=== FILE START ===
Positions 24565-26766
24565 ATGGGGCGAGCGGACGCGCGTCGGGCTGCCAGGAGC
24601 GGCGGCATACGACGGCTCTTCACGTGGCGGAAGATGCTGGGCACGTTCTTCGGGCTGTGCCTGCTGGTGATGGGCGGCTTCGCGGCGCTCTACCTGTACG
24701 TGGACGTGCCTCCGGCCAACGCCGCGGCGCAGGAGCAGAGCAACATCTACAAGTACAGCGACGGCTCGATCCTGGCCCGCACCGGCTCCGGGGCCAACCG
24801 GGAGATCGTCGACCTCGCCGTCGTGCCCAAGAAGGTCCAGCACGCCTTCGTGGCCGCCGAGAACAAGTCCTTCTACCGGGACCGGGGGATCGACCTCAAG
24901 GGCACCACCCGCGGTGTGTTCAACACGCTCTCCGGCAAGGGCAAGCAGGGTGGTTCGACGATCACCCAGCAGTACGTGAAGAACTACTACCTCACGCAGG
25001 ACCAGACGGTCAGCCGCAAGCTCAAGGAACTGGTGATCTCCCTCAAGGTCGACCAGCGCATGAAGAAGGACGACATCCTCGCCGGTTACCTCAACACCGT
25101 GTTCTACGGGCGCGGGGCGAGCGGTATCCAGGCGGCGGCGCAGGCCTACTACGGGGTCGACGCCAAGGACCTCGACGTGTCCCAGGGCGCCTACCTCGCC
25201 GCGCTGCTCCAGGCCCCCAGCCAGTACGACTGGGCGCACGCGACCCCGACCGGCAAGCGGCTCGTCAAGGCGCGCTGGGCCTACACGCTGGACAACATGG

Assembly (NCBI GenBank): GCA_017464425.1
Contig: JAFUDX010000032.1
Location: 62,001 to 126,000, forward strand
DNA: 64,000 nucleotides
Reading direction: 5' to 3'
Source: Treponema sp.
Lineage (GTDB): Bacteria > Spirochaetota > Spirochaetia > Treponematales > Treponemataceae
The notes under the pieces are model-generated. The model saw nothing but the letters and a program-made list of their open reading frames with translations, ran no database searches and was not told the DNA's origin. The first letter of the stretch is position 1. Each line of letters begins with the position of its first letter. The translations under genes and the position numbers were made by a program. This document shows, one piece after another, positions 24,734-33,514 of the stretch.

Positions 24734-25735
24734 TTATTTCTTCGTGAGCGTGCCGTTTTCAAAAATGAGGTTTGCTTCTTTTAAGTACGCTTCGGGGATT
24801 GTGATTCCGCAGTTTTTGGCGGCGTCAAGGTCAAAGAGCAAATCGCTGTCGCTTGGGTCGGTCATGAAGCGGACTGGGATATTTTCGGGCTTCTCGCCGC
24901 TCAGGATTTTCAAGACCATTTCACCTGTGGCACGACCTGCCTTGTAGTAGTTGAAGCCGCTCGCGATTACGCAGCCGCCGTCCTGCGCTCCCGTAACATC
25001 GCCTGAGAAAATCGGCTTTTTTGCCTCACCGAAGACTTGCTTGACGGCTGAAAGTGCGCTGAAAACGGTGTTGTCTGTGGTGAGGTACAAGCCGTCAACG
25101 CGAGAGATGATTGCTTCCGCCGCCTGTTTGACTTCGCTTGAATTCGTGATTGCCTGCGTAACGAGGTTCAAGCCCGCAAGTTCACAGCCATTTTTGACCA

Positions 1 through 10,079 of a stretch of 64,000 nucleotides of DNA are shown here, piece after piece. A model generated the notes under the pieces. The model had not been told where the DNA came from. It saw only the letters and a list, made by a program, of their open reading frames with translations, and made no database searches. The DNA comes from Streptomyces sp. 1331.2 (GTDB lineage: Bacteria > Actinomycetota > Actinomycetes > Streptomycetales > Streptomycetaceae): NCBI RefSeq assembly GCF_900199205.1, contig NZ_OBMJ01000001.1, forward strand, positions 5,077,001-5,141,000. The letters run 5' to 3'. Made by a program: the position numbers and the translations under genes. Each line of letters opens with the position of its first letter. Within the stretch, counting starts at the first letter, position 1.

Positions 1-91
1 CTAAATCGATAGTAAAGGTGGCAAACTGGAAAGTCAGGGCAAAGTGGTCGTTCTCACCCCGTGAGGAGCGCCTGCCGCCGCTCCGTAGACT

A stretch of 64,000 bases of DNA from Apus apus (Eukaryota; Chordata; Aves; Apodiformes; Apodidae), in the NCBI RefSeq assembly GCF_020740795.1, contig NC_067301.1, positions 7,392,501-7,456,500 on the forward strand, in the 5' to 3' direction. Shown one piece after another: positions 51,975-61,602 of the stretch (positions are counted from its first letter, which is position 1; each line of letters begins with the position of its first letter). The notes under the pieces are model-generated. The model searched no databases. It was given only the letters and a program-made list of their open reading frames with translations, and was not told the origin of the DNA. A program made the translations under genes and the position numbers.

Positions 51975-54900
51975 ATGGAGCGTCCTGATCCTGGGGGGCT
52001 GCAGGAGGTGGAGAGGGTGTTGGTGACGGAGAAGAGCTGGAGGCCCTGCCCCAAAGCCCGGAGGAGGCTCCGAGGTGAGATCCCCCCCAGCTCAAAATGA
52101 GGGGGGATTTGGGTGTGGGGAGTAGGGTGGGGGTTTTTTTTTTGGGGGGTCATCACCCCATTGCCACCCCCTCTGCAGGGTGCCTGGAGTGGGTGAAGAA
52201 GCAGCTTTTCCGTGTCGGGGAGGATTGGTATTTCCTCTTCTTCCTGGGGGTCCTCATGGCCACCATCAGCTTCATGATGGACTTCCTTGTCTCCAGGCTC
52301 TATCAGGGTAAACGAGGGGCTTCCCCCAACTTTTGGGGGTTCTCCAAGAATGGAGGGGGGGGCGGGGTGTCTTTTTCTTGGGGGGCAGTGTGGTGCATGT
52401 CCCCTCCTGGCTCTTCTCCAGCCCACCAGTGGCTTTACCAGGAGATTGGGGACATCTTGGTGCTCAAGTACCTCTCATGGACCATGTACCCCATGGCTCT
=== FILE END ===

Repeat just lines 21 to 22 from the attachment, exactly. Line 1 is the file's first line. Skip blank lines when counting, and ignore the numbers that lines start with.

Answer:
24901 TCAGGATTTTCAAGACCATTTCACCTGTGGCACGACCTGCCTTGTAGTAGTTGAAGCCGCTCGCGATTACGCAGCCGCCGTCCTGCGCTCCCGTAACATC
25001 GCCTGAGAAAATCGGCTTTTTTGCCTCACCGAAGACTTGCTTGACGGCTGAAAGTGCGCTGAAAACGGTGTTGTCTGTGGTGAGGTACAAGCCGTCAACG